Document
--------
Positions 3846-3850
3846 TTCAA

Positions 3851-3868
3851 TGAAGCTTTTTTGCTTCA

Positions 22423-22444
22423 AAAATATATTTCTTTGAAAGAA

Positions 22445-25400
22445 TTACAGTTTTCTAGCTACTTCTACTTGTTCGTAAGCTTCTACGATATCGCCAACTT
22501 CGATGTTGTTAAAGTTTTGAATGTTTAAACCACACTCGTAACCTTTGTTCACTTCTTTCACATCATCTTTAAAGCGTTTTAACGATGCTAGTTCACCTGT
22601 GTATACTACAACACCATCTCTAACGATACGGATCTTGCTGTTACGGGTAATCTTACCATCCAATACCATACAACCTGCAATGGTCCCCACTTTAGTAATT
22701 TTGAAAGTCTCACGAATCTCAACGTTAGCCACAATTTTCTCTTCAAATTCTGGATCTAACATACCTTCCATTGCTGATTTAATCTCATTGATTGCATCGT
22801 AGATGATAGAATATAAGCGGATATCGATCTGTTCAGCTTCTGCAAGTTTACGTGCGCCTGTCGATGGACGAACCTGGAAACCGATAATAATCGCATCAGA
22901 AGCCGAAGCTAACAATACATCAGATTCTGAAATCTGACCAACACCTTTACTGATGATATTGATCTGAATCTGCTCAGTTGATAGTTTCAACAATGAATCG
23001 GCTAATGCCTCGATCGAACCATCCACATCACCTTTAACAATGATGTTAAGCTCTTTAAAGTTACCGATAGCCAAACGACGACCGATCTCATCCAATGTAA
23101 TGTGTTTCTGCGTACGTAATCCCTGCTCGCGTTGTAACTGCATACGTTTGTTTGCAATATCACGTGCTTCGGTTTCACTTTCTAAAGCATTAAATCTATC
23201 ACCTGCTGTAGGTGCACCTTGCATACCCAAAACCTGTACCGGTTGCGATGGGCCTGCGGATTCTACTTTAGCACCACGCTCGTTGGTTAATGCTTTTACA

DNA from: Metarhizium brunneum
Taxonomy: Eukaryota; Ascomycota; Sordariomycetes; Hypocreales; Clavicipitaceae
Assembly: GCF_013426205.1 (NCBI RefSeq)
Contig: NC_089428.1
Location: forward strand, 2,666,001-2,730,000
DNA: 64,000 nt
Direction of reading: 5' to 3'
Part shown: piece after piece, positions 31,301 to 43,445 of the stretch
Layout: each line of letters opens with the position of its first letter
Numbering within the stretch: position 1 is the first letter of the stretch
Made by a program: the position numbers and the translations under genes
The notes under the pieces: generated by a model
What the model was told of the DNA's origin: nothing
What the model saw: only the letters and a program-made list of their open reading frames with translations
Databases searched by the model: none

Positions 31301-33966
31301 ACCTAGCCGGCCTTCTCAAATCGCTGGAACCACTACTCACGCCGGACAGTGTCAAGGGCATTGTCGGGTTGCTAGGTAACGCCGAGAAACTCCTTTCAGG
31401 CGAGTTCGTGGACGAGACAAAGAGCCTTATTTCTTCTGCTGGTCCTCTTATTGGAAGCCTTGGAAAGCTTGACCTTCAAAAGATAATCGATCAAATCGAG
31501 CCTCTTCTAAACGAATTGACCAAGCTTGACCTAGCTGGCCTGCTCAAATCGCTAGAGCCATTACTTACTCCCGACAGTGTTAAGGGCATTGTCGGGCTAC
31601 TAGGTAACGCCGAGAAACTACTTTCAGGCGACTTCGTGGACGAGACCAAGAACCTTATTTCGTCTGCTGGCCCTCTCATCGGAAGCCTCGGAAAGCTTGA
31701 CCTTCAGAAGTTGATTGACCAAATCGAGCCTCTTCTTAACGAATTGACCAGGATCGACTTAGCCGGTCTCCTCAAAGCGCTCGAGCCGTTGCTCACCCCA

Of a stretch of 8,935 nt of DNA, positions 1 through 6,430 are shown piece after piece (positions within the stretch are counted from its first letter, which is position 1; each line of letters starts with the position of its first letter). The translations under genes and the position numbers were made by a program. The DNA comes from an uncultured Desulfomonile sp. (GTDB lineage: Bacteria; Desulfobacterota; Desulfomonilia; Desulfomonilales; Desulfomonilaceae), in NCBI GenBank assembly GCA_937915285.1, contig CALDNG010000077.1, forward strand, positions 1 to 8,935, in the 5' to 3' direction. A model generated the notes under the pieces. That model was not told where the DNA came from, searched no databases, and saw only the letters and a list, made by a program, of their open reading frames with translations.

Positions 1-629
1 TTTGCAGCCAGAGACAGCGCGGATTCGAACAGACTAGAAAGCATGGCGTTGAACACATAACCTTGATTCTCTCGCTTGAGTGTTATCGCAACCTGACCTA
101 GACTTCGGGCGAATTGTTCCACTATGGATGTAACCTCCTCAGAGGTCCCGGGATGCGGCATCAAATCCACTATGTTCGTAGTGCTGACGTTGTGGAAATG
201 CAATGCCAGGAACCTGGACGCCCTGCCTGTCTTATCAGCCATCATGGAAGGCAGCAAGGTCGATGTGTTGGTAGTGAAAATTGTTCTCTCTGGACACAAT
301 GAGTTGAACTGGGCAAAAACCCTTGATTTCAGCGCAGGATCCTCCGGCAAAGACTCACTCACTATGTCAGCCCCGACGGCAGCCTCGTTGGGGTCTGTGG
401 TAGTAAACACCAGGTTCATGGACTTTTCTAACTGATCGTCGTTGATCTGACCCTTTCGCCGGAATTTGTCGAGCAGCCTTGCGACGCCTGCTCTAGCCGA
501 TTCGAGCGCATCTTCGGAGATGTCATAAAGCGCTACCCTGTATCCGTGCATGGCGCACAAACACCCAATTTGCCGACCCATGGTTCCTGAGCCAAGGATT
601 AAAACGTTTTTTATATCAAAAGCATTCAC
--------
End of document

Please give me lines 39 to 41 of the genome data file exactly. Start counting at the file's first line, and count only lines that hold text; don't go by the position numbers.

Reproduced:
Positions 1-629
1 TTTGCAGCCAGAGACAGCGCGGATTCGAACAGACTAGAAAGCATGGCGTTGAACACATAACCTTGATTCTCTCGCTTGAGTGTTATCGCAACCTGACCTA
101 GACTTCGGGCGAATTGTTCCACTATGGATGTAACCTCCTCAGAGGTCCCGGGATGCGGCATCAAATCCACTATGTTCGTAGTGCTGACGTTGTGGAAATG